Fellow's research: A simple sugar enables division of labour within groups of cells in a cell community
19 Jul 2019
Institute for Stem Cell Biology and Regenerative Medicine
Our recently published work identifies simple metabolic rules that enable genetically identical cells to self-organize into spatially structured groups of cells, which carry out different metabolic function (‘division of labour’).
Single-celled organisms often come together as communities of cells, and this coming together allows these cells to survive and persist in sometimes unfavourable conditions. Within these communities, groups of cells seem to have different functions, appear to be specialized in their ability to perform different roles, and show clearly different phenotypes i.e. observable characteristics. This resembles what multicellular organisms achieve, through differentiated tissues. Also, in most microbes, these transitions into such organized communities are reversible. This ‘complexity’ usually appears when conditions are difficult for growth, and when conditions become favourable for growth, the cells become uniform and homogeneous.
We know a lot about gene expression networks that control how cells transition to complex communities. Surprisingly though, we don't know how the different phenotypic states emerge and organize within such communities. To address this, we used a simple model microbe, budding/baker’s yeast, where we first identified the organization of cells into specialized groups, and then, by integrating biochemical and analytical approaches with mathematical modelling, figured out how such specialized groups can form and persist.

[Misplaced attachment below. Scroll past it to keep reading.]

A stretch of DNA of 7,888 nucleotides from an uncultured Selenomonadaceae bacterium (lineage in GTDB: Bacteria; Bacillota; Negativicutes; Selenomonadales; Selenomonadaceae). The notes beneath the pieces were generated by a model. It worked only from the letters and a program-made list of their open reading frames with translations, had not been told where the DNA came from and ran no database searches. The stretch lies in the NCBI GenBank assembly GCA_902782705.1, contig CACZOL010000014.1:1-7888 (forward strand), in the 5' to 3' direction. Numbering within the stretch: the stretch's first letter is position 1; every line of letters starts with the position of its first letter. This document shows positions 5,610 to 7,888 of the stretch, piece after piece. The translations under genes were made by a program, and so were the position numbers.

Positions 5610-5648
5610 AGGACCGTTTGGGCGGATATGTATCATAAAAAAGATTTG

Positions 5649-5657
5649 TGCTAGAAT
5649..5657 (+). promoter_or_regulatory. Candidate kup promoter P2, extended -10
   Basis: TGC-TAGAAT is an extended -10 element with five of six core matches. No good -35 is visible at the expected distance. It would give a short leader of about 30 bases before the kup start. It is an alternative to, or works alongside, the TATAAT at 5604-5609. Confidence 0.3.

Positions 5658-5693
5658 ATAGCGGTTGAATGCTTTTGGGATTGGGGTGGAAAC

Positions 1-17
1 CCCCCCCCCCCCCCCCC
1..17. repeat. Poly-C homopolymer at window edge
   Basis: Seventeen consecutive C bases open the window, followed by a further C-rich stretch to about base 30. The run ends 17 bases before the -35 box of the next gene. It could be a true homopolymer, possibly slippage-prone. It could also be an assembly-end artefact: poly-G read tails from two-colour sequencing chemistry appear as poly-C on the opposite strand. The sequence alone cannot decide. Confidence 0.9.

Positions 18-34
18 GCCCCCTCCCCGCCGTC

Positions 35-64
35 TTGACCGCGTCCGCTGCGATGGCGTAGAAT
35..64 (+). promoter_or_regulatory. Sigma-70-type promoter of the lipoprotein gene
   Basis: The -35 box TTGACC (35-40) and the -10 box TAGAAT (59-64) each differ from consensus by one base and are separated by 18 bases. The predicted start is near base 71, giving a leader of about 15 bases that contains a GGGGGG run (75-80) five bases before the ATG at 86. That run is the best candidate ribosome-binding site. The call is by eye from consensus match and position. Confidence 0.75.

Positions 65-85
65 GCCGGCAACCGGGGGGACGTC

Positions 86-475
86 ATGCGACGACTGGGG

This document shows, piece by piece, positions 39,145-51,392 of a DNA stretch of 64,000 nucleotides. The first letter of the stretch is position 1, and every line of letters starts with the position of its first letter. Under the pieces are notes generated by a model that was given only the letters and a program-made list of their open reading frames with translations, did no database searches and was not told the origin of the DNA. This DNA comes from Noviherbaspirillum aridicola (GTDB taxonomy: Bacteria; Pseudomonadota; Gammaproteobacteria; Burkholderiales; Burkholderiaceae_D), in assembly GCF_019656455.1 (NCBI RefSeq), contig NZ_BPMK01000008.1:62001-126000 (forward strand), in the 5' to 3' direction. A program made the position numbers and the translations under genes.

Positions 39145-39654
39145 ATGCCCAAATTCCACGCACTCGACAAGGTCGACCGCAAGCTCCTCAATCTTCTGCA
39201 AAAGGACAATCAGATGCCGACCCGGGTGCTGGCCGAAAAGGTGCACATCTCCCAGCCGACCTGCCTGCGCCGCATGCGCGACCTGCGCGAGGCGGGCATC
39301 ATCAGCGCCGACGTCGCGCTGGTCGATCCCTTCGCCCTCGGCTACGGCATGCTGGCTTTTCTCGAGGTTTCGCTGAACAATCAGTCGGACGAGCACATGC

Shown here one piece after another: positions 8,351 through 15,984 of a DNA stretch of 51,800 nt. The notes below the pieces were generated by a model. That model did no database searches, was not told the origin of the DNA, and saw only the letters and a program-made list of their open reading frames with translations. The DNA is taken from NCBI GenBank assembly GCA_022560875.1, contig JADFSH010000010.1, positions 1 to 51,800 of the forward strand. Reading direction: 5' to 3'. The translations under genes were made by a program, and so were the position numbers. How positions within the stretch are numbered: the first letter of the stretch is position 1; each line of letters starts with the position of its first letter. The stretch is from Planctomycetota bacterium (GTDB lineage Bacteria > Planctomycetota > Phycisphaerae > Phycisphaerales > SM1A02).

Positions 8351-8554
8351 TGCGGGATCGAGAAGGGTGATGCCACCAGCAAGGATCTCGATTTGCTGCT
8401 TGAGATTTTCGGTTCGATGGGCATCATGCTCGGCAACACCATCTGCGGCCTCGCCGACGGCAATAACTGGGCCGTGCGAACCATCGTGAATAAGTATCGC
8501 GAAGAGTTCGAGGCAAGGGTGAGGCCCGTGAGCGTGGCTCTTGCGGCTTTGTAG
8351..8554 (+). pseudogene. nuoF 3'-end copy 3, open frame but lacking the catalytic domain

First, we observed the development of yeast colonies in low glucose conditions. Here, we serendipitously observed that over time, two very distinct groups of cells appeared within the colony. Using mass spectrometry-based analytical approaches, coupled to some biochemical assays, we found some groups of cells showing metabolic properties that could not be sustained in low glucose conditions. We then built a mathematical model to try to simulate this cell patterning. This model suggested that for cells to form such patterned, specialized states, the system needed to produce an unknown, controlling resource. We then biochemically went on to identify this resource as trehalose, a simple sugar much like sucrose or common sugar. All cells initially make this sugar, as an outcome of the metabolic processes required in low glucose. Remarkably, as more and more of this sugar accumulates, some cells switch to the consumption of this sugar, and by doing so, stop producing it, and change their entire metabolic state. When this happens, the sugar depletes, and so the other cells (still producing the sugar) can no longer switch their states, and a stable, self-organized system develops.
Our study is perhaps the first to suggest how simple biochemical constraints can permit groups of cells to organize and persist in different metabolic (phenotypic) states. This type of phenomenon is widely seen in nature—in microbial biofilms and even in tumour development in cancer. Our findings therefore conceptualize rules that explain the origins of such different phenotypic states in a group of genetically identical cells and shed some light on how multicellular systems might have evolved. This study also has relevance to human disease and infection, since it helps us understand how microbial biofilms might form or how tumours persist.
Metabolic constraints drive self-organization of specialized cell groups. Sriram Varahan, Adhish Walvekar, Vaibhhav Sinha, Sandeep Krishna, Sunil Laxman. eLife. June 2019
Banner Image: Spatial distribution of Pentose Phosphate Pathway (PPP) activity across a yeast colony